Hospital doctors and GPs in the UK are lobbying the government to amend the pension tax rules as the current system of restricting tax relief on pension contributions means many doctors paying almost all of the extra salary back in tax if they take on additional responsibilities or work additional shifts. This is an issue that doesn’t just affect doctors as it potentially restricts the tax relief available to other individuals with high income.
The NHS Pension Service has alerted members of the NHS Pension Scheme that they could receive a tax bill if their pension savings exceed limits set by HM Revenue and Customs (HMRC). These limits are known as the annual allowance, which is calculated each year, and the lifetime allowance, which is calculated based on overall pension savings.
The normal annual pension allowance is currently £40,000 each tax year and limits the amount of pension contributions which qualify for tax relief. The limit covers the combined contributions paid by the taxpayer and their employer. A tapered annual allowance was introduced in April 2016 with the intention of reducing pension tax relief for high earners. It applies to those with adjusted incomes of over £150,000 and threshold income in excess of £110,000. The rate of reduction in the annual allowance is by £1 for every £2 that the adjusted income exceeds £150,000, up to a maximum reduction of £30,000 at £210,000.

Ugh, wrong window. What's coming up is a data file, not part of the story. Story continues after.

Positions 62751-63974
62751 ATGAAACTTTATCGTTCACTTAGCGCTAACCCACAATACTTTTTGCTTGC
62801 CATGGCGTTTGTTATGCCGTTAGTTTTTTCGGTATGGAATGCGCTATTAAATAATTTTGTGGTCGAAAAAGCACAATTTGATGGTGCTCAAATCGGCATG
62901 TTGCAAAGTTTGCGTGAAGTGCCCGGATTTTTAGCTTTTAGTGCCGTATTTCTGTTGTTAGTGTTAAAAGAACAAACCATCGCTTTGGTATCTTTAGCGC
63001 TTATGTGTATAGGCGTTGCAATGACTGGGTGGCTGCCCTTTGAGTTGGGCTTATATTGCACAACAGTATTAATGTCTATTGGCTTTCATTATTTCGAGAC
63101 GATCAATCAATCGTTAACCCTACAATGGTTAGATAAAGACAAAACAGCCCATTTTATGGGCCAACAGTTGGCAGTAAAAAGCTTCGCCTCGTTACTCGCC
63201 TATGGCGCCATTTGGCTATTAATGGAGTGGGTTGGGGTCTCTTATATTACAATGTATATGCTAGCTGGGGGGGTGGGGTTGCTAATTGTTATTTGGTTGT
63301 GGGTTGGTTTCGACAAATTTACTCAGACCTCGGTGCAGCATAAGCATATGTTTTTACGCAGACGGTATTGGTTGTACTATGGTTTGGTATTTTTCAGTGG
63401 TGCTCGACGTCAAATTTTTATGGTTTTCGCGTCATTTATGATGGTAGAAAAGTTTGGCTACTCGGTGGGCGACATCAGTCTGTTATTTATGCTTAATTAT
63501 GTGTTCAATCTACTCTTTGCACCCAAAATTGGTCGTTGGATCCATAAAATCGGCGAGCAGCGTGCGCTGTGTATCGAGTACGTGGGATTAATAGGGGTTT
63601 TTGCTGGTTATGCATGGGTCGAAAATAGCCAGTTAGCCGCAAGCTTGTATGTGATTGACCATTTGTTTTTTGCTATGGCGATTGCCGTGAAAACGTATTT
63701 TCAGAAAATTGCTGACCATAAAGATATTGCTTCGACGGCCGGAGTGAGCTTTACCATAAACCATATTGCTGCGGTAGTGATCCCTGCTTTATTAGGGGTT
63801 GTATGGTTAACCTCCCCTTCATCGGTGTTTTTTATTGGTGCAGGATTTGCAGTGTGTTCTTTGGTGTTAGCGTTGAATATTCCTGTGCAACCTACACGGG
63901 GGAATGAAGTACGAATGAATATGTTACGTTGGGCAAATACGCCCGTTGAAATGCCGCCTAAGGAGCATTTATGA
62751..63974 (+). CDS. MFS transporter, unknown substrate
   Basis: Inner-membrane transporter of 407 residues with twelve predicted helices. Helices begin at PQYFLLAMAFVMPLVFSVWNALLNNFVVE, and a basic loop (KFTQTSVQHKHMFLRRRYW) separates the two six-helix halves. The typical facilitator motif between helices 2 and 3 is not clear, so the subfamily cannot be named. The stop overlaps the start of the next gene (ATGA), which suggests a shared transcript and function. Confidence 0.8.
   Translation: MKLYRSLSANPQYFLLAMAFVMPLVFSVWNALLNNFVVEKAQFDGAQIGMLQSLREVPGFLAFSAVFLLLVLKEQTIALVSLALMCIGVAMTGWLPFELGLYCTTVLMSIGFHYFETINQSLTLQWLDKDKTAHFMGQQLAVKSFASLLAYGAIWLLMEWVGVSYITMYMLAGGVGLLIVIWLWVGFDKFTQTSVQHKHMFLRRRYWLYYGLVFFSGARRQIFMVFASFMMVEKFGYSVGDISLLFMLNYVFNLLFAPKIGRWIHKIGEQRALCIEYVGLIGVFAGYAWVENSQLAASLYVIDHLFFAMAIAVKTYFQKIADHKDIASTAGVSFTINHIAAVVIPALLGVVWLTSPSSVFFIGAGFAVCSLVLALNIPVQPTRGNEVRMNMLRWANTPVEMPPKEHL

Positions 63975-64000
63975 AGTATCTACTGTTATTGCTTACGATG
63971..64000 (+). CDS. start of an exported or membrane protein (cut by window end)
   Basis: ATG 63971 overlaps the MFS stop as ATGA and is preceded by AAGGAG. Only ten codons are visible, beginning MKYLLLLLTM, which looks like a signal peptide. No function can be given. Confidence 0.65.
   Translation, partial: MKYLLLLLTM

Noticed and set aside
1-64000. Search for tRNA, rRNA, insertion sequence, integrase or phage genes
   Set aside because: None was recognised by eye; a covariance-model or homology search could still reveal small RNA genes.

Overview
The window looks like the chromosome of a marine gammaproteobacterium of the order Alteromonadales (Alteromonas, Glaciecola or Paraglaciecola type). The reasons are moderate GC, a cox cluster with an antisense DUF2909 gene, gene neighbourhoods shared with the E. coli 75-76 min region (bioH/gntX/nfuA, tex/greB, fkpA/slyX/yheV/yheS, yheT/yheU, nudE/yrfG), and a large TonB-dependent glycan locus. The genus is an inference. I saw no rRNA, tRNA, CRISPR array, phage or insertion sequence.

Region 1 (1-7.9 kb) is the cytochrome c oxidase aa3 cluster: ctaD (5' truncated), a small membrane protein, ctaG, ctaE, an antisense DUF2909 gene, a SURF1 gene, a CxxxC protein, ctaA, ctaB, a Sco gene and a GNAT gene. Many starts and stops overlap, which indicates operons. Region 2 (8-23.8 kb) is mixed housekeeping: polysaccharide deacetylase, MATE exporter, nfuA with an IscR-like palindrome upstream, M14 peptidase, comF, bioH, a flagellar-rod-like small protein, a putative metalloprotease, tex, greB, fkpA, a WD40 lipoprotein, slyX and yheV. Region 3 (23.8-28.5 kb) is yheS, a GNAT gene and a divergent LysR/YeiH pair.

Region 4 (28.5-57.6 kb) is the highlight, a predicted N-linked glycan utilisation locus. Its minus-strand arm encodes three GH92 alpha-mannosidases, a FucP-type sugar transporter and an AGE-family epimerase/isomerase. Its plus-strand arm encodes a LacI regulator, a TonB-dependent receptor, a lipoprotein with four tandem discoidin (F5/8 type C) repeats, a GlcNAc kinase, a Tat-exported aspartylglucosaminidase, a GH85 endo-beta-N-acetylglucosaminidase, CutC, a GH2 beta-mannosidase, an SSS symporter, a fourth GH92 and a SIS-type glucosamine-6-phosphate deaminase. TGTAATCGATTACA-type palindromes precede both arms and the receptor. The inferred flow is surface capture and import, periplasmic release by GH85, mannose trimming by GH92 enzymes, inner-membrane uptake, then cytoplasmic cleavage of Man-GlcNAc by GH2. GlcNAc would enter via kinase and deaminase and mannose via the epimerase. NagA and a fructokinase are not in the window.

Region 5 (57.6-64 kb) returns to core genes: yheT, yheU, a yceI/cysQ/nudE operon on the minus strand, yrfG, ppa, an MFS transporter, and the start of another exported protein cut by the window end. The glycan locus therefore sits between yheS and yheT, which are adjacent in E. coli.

There is one more issue: the word is out there that physicians want pensions and companies will see this an opportunity to make money from our dreams by offering us “pensions.” Calling something a “pension” does not make it so. The fact is that, presently, we cannot get a pension with government contributions and one that is protected from market downturns and will give physicians a steady income in retirement indexed to inflation.
There will be various names of the plans that you will be offered—many will use words that are reassuring like “Group” or “Pension Plan,” to suggest that a robust group savings will protect you against the market downturns. However, these are investments not pensions, since your money will travel through time as your money and yours alone, to grow or diminish with the market. The “group” designation applies only to the group money that benefits these companies. There may be a reduction in fees but you will have to decide if this makes these products worth it for you.